Sources also said PACs, “independent” organizations that can raise unlimited sums of money to lobby for or against particular candidates, were being used to circumvent rules.
The pro-Clinton organizations did not respond to initial approaches. But earlier this month an undercover reporter spoke by telephone to Eric Beach, co-chairman of the pro-Trump Great America PAC, which has the backing of Rudy Giuliani, one of Mr Trump’s most senior advisers, as well as the billionaire’s son Eric.
The reporter said a Chinese client wished to donate to the PAC to support Mr Trump’s campaign.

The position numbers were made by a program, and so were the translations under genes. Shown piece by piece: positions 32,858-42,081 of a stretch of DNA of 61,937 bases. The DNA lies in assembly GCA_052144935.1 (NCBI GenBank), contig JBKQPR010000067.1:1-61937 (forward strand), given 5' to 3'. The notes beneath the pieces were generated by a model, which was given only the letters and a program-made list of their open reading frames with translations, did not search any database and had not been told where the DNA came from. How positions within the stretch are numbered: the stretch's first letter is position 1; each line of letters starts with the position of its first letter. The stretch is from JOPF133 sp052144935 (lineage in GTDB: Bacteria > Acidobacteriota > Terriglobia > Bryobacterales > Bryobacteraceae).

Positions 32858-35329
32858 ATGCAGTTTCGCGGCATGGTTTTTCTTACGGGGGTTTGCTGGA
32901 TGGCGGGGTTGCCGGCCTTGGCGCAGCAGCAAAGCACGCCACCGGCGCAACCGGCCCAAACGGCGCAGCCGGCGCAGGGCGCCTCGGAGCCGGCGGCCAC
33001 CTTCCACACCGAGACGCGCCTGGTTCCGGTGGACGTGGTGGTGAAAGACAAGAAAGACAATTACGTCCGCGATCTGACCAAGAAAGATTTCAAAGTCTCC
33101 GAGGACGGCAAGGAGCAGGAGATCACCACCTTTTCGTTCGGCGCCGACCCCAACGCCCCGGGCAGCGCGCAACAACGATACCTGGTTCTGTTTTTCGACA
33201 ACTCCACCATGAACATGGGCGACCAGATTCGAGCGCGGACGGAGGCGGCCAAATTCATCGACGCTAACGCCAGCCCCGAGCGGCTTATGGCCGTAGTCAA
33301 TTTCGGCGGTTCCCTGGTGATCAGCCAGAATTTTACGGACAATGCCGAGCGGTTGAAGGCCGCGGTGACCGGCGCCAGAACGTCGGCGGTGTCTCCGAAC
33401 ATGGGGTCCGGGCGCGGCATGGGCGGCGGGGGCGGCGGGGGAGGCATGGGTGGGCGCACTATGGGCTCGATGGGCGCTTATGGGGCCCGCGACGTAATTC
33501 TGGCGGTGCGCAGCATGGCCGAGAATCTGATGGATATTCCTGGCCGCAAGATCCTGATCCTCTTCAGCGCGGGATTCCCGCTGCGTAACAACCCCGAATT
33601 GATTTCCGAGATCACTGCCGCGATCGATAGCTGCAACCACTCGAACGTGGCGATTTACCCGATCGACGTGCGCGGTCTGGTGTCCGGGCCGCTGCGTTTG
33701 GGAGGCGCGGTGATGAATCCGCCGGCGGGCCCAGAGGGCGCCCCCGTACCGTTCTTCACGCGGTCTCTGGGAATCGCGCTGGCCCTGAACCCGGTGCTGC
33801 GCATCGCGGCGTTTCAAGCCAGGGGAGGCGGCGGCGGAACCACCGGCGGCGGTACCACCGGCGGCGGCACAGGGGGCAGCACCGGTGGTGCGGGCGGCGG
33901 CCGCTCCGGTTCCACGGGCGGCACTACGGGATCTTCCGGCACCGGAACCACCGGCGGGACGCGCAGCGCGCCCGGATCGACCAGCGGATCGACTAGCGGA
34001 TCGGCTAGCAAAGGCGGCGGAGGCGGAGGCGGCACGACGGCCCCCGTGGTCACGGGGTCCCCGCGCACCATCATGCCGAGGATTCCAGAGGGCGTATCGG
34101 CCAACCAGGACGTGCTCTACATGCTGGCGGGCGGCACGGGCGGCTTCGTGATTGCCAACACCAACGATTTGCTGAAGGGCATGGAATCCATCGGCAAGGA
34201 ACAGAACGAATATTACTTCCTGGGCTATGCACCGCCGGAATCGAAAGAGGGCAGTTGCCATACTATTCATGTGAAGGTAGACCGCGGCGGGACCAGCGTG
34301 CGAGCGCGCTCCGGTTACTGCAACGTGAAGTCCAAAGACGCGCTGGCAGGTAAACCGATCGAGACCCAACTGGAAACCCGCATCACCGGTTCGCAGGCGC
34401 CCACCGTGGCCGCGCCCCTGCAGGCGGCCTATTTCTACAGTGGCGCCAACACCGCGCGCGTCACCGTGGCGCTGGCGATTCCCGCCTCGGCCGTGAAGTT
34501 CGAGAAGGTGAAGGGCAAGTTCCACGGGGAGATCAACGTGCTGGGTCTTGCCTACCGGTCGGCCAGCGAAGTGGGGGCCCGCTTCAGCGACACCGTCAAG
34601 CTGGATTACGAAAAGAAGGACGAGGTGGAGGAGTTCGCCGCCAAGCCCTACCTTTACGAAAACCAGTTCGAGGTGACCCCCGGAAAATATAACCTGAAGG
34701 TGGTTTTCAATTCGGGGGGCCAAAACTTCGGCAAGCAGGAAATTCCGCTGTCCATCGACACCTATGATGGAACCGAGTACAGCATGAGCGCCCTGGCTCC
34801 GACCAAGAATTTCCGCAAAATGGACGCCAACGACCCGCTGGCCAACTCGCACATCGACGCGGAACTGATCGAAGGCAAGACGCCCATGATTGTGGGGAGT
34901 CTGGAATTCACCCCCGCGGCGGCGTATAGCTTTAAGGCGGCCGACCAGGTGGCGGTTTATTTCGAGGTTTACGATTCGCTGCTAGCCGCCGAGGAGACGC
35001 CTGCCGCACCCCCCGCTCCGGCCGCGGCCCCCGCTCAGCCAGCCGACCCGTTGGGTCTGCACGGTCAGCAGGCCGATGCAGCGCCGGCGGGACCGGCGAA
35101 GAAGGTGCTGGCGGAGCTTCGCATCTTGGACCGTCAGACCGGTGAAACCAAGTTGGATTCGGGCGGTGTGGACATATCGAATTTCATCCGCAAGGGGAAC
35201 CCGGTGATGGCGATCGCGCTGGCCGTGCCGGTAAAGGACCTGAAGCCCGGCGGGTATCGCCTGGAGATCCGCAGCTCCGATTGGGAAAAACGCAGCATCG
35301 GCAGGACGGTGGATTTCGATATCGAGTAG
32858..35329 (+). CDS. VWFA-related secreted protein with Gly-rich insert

Mr Beach appeared interested despite raising concerns about his nationality and saying he would need to know the donor’s identity.
He suggested the donation could be put through a social welfare organization called a 501(c)(4) – or C4 – , which unlike a PAC is not subject to a blanket ban on receiving foreign money, and not required to name donors. He stressed in an email that “any path we recommend is legal.”
The reporter then received an email from Jesse Benton, a senior figure at the PAC until being convicted in May in connection with buying a senator’s endorsement on a prior campaign. He said he was a “consultant” and that Mr Beach had not wanted a “paper trail” of contact. He and the PAC later denied that he had worked for it at all since May.
Mr Benton proposed channelling the donation through his own company to mask its origin. It would then be passed on to two C4s before being donated by them to the PAC, or simply used to fund projects the PAC had already planned.